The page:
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Eugene A. Nida's work in dynamic equivalence translation led to the development of such translations as the New Living Translation and The Message. It is a "meaning-based" approach to biblical translation and focuses on translating "thought-for-thought" rather than "word-for-word."

Nida's career in translation spanned the globe, as he traveled to more than 85 countries throughout his life. He served as executive secretary of translations for the American Bible Society from 1946 until his retirement in 1980, and he was involved with the Summer Institute of Linguistics (SIL) from its founding in 1942, first attending and then teaching there each summer until 1953.

Throughout his career, Nida emphasized the need for multiple translations, as well as a desire to understand and spread the meaning of the Bible. "What is really needed is for people to take the message seriously and share it with other people, focused primarily on what this message has meant to me," he said in a 2002 interview with Christianity Today. "So many Christians love to argue about the Bible rather than take it seriously as a message that is important for their own lives."

Here Bible translation executives reflect on his ministry and legacy:

Bob Creson, President of Wycliffe Bible Translators USA:

"We stand on the shoulders of giants like Dr. Eugene Nida …  Bible translation was hugely influenced by [the dynamic equivalence approach] and [Nida] was very influential to our organizations in helping to develop this approach to translation that continues to be used today, giving people opportunities to hear the good news of the gospel in a language and form they relate to best."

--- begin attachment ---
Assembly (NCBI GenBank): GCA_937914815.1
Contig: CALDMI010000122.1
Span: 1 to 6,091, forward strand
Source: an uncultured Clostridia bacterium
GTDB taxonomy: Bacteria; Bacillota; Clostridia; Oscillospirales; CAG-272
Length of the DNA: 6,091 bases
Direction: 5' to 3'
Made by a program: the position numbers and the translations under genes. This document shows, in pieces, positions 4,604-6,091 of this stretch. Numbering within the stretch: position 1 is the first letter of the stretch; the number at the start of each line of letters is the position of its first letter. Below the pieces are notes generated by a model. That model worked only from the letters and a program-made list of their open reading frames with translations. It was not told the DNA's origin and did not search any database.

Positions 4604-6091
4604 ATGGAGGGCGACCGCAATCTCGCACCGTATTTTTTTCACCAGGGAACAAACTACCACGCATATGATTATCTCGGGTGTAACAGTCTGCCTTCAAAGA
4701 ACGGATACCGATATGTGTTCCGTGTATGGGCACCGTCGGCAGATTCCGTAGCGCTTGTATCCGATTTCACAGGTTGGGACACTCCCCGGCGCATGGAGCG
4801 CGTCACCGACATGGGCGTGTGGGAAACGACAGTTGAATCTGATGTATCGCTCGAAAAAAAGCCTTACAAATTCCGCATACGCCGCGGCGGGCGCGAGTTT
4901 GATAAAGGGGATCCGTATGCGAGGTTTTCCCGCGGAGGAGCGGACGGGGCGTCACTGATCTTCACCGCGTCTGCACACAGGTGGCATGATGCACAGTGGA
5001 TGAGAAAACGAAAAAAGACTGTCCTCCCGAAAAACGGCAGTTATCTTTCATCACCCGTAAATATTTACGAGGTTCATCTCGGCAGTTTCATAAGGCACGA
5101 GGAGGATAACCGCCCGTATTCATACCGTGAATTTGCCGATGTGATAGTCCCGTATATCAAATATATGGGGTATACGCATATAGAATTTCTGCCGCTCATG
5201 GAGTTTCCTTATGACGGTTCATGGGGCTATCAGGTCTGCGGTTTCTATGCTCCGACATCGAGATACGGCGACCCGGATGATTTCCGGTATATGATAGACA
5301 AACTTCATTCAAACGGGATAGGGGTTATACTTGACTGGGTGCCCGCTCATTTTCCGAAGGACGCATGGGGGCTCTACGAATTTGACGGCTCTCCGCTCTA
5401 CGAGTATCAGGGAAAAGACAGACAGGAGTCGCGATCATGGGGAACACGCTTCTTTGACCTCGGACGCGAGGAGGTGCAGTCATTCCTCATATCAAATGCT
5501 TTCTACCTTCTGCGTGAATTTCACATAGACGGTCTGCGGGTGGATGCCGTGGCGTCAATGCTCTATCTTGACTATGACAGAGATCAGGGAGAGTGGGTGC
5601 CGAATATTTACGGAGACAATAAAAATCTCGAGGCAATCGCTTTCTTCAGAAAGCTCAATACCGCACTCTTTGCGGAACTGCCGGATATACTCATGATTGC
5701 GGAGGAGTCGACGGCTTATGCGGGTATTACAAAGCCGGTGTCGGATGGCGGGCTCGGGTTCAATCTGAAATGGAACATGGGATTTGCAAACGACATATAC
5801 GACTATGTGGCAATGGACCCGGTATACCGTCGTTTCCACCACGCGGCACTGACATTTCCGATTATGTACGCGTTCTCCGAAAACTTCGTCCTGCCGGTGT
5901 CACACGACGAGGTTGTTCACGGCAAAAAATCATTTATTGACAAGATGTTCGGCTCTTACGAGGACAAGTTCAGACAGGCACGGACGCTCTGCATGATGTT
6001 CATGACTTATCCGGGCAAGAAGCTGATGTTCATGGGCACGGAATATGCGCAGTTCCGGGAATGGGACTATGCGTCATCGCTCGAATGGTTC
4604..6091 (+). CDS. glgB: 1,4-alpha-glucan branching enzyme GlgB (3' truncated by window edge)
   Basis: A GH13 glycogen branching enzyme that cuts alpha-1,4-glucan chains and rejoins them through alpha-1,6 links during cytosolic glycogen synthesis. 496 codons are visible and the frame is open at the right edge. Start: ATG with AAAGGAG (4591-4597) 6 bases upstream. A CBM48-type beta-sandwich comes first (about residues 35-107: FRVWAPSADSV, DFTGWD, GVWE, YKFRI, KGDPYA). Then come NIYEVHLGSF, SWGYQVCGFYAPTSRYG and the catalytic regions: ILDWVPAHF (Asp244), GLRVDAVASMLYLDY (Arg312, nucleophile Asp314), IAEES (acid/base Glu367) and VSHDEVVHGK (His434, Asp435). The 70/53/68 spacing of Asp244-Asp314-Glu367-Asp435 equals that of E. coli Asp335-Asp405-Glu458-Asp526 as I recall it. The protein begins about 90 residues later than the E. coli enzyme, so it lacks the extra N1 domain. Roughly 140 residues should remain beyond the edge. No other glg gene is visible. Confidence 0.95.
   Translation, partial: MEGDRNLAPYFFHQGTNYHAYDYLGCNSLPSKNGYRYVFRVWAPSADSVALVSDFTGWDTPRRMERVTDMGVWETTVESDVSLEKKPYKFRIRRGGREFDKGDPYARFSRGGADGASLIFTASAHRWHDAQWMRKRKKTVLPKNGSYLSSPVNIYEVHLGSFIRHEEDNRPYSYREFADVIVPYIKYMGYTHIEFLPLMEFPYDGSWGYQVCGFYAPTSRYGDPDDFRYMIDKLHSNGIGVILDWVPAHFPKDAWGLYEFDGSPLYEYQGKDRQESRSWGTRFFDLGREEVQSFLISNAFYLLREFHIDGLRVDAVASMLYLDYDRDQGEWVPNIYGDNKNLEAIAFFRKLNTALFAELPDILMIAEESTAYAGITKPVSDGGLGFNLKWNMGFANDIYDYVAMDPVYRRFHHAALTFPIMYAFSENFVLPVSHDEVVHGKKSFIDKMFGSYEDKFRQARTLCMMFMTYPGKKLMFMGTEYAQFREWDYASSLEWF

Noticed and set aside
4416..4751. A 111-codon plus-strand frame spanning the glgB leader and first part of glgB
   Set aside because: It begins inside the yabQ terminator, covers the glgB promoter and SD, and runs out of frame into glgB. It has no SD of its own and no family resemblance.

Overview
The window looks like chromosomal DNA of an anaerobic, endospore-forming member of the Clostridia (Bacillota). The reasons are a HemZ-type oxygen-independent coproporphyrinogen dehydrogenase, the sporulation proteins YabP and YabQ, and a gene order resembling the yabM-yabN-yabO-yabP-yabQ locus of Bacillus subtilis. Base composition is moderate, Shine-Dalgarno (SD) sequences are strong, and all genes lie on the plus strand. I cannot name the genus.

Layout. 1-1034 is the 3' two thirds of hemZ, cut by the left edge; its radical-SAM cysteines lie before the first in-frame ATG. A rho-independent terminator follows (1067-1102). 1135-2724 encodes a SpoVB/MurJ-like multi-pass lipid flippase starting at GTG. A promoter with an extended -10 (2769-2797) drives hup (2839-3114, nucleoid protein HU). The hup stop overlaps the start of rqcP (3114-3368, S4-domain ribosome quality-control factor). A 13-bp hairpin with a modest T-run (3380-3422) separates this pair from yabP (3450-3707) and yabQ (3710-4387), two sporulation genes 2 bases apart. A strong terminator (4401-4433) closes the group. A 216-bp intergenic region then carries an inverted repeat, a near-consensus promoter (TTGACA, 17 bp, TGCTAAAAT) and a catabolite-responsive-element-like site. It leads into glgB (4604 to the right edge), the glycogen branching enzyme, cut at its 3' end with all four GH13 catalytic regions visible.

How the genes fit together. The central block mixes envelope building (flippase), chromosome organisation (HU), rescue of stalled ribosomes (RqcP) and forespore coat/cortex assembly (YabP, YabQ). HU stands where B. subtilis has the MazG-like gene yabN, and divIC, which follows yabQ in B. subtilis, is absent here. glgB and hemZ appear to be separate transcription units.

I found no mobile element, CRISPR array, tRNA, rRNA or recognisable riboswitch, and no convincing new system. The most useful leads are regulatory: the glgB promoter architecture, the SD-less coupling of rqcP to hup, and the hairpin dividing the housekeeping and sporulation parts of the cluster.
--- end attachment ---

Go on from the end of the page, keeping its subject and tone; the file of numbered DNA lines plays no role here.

Freddy Boswell, CEO/Executive Director of SIL International:

"Nida's influence over Bible translation programs in the 20th century, it is very safe to say, is more than that of any other single person. We at SIL are greatly indebted to so much of his foundational work, which he never stopped building upon. …  He was phenomenal, moving to Brussels later in his life so he could continue to speak English, Spanish, and French on a daily basis and interact with the young translation scholars of Europe on a regular basis. He felt that Europe was a place where so much of the translation frontier work was being done … particularly at universities, and he wanted to be near that. He modeled for all of us lifelong learning. He modeled continued improvement [and] academic discovery. He was just amazing in that way."

Philip Stine, former director for publishing, marketing and translation services for United Bible Societies, and author of the biography Let the Words Be Written: The Lasting Influence of Eugene A. Nida (2004, Society of Biblical Literature):

"Dr. Nida will be best remembered for the revolution he brought about in the field of Bible translation in the mid-twentieth century. The resulting impact on the growth and development of the Church continues to be felt as millions of people in hundreds of languages around the world have access to the Bible because of the approach he developed and promoted."


Related Elsewhere:

Christianity Today earlier published an obituary of Nida. The magazine interviewed him in 2002.

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Remembering Eugene Nida